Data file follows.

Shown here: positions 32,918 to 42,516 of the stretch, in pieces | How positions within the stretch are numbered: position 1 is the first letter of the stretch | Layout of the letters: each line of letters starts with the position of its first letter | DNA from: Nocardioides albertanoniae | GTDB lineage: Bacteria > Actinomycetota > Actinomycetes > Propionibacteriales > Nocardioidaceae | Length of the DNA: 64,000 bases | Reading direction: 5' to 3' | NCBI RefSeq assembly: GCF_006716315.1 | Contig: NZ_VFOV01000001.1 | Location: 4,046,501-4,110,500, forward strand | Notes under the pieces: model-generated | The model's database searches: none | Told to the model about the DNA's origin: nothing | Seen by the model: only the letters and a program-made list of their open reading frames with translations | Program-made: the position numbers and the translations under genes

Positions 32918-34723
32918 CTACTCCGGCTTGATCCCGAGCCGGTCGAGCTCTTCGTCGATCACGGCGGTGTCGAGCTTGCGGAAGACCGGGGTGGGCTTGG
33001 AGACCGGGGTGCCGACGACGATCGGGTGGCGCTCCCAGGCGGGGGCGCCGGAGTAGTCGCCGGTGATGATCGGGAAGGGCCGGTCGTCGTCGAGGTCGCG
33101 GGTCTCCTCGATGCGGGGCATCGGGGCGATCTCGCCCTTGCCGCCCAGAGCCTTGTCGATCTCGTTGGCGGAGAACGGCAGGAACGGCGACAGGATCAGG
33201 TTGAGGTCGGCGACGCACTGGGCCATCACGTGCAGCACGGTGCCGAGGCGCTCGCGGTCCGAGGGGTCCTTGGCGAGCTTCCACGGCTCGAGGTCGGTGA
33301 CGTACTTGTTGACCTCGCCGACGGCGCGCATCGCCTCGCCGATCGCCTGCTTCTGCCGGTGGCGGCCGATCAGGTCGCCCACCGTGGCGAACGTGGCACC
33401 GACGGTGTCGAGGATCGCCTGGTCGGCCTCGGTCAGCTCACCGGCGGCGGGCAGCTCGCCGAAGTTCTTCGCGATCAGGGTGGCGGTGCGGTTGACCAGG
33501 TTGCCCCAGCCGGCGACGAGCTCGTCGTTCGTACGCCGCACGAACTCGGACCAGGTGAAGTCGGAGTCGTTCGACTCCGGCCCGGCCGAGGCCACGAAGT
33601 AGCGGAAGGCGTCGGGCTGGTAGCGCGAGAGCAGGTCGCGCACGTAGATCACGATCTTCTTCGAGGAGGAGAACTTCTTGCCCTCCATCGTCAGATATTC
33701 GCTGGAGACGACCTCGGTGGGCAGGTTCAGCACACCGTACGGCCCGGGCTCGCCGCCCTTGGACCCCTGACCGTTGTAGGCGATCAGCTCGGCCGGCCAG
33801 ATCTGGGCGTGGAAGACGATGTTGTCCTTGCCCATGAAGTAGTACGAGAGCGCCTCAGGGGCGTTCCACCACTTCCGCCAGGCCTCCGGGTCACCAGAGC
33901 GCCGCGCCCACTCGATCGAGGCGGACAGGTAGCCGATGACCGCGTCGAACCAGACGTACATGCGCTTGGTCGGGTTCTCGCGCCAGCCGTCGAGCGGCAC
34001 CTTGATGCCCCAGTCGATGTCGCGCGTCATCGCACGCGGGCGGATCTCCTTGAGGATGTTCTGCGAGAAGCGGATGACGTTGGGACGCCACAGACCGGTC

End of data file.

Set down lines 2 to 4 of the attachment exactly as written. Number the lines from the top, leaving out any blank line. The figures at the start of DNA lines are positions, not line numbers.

Positions 32918-34723
32918 CTACTCCGGCTTGATCCCGAGCCGGTCGAGCTCTTCGTCGATCACGGCGGTGTCGAGCTTGCGGAAGACCGGGGTGGGCTTGG
33001 AGACCGGGGTGCCGACGACGATCGGGTGGCGCTCCCAGGCGGGGGCGCCGGAGTAGTCGCCGGTGATGATCGGGAAGGGCCGGTCGTCGTCGAGGTCGCG